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  • Full Frame
  • English: Dolby Digital Stereo
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  • Theatrical trailer - Series 3
  • Audio commentary - on 3 episodes
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  • Digitally remastered
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Blake's 7 - Series 2

BBC/Roadshow Entertainment . R4 . COLOR . 733 mins . PG . PAL


Blakeís 7 was heralded by fans as a revolutionary and ground breaking space opera in the same light as the original Star Trek series. While DVD gives us an unprecedented opportunity to relive our past in front of the tube, sometimes our past is best forgotten.

Donít get me wrong (oops, too late) the story behind Blakeís 7 is creative and engaging. It was definitely science fiction television at its best 25 years ago but Blake and his crew, and the sets and props, havenít aged as well as they could have. As much as I want to take a lightsaber to Blakeís 7 cheap and flimsy sets, overly dramatic situations and cast of Shakespearian try-hards, I will restrain myself because some of my friends are die hard fans and they know where I live.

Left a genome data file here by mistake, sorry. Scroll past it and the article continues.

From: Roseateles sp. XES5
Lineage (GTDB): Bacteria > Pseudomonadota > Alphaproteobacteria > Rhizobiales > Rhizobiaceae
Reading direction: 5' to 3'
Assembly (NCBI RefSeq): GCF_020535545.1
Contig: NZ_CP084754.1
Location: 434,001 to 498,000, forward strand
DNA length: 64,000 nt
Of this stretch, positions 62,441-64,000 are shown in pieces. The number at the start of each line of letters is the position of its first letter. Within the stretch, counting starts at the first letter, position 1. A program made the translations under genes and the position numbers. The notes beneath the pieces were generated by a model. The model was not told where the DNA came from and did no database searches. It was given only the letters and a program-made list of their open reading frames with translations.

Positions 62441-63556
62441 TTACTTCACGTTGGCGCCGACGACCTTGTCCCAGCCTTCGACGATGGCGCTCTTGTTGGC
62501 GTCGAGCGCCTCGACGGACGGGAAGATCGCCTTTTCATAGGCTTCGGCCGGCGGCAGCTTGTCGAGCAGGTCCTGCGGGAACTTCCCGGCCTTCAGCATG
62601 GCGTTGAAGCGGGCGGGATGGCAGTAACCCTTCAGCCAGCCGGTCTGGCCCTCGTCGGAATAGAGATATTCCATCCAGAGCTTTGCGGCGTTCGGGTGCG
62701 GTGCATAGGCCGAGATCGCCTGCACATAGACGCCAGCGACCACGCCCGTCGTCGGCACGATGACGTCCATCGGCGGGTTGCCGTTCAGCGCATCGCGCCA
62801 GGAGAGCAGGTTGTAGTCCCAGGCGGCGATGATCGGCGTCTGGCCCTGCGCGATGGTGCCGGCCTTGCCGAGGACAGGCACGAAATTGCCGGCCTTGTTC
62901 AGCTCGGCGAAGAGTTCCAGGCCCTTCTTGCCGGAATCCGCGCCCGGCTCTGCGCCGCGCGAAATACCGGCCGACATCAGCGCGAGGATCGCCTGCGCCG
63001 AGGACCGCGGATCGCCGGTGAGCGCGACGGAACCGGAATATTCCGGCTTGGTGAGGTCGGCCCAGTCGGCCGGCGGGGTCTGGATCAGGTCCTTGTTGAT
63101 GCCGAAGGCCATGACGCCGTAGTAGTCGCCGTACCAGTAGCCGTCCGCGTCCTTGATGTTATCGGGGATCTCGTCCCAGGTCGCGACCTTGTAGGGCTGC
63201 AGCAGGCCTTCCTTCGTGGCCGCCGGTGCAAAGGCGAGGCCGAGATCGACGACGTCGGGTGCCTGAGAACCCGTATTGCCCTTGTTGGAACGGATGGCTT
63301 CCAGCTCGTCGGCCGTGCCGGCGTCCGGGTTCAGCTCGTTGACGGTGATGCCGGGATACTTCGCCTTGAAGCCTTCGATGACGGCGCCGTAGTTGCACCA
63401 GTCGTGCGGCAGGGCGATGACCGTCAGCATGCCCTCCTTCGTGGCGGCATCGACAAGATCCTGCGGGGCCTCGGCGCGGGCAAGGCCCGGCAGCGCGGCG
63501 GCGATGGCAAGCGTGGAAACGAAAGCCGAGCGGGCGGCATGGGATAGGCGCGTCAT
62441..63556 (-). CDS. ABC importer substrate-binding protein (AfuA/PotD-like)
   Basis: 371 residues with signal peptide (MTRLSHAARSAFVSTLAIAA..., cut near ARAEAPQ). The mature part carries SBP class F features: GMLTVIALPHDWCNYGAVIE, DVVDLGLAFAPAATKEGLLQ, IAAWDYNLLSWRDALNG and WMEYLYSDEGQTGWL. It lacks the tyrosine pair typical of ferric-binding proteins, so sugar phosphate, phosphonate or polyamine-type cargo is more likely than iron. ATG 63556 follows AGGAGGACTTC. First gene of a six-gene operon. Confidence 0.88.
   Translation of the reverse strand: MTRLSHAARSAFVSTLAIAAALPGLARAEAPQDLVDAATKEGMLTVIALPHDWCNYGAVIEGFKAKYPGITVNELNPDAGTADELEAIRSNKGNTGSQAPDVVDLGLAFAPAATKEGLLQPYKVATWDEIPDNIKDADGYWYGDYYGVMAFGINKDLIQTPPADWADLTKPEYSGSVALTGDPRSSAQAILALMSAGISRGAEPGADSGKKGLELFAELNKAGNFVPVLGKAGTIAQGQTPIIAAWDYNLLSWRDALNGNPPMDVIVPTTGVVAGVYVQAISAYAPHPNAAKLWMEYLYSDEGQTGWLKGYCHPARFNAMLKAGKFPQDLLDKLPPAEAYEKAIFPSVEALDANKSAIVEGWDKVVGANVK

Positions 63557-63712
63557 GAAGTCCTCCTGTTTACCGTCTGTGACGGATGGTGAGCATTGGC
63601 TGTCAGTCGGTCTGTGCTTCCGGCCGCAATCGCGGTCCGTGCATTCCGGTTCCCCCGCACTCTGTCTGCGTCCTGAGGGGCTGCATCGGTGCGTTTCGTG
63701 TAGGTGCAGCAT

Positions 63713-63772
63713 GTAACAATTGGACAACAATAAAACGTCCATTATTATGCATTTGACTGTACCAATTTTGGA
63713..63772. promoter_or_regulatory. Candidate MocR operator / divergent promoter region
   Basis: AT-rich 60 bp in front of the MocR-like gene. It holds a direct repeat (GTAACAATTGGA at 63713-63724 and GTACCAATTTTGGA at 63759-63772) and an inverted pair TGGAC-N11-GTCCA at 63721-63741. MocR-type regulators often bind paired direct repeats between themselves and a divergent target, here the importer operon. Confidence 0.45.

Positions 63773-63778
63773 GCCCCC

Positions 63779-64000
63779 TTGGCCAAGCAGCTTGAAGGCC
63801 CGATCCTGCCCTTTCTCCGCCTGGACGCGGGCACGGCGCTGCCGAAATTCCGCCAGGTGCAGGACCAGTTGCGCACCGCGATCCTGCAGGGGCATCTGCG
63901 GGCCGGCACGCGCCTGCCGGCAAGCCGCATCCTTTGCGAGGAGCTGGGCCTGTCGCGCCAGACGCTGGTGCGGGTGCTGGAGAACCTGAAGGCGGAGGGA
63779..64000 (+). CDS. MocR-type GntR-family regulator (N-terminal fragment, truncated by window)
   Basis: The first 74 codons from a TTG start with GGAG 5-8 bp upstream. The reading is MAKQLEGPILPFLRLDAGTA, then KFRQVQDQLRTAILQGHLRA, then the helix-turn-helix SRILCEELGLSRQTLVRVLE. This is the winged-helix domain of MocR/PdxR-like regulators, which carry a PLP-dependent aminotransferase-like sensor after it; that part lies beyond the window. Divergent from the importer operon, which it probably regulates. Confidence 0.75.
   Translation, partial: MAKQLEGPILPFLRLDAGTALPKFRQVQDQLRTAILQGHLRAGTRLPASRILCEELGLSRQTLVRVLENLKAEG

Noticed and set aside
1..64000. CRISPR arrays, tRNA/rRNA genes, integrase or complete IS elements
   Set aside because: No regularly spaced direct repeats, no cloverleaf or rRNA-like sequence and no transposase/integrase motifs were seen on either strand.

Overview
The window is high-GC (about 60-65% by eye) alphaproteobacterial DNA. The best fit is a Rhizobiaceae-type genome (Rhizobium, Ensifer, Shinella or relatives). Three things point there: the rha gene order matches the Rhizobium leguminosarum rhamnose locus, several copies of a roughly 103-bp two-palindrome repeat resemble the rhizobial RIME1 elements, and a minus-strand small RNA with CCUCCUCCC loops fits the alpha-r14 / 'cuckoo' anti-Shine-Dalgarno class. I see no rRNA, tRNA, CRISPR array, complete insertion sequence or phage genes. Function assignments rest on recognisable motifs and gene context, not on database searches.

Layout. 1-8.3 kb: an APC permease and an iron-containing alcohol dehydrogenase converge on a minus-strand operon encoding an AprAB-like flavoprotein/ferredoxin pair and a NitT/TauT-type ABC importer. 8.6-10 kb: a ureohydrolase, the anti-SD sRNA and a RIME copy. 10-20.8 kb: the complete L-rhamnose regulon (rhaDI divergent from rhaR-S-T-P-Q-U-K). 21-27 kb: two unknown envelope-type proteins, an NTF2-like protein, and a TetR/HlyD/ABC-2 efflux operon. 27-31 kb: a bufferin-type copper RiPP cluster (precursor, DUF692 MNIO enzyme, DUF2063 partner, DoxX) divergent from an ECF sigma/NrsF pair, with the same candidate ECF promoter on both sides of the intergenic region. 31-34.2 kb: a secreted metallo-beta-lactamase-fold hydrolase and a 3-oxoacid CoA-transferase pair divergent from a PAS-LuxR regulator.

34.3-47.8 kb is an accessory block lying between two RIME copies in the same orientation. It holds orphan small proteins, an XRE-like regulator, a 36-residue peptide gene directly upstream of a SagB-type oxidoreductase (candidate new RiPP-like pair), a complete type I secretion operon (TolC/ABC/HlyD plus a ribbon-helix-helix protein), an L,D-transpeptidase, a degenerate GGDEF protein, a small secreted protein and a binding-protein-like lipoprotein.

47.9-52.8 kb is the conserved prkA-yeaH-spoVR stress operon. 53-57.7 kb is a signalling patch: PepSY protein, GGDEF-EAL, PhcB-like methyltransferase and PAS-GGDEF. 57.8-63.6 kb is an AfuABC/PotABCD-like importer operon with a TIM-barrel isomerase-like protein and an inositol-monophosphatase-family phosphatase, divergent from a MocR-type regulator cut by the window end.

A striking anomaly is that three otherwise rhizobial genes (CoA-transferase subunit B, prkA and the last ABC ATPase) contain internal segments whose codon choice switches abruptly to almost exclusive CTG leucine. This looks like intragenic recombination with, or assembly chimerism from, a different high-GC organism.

In Series 2, Blake and crew journey onwards with their newly acquired plastic box with flashing lights (A.K.A. Orac) in their fancy stolen space ship and attempt to disassemble the oppressive Federation. The main mission for this season seemed to be finding Star One, the base of operations for The Federation. Of course Servalan and Travis the Federationís best (worst) were on their trail at every turn, killing crew members and generally making it hard for Blake to continue his crusade for freedom in the galaxy and properly enunciated vowels. (Ed: Evidence was discovered that said reviewer was reviewing this DVD downing a bottle of fancy shmancy port, smoking a pipe and generally watching the paint dry on his ceiling).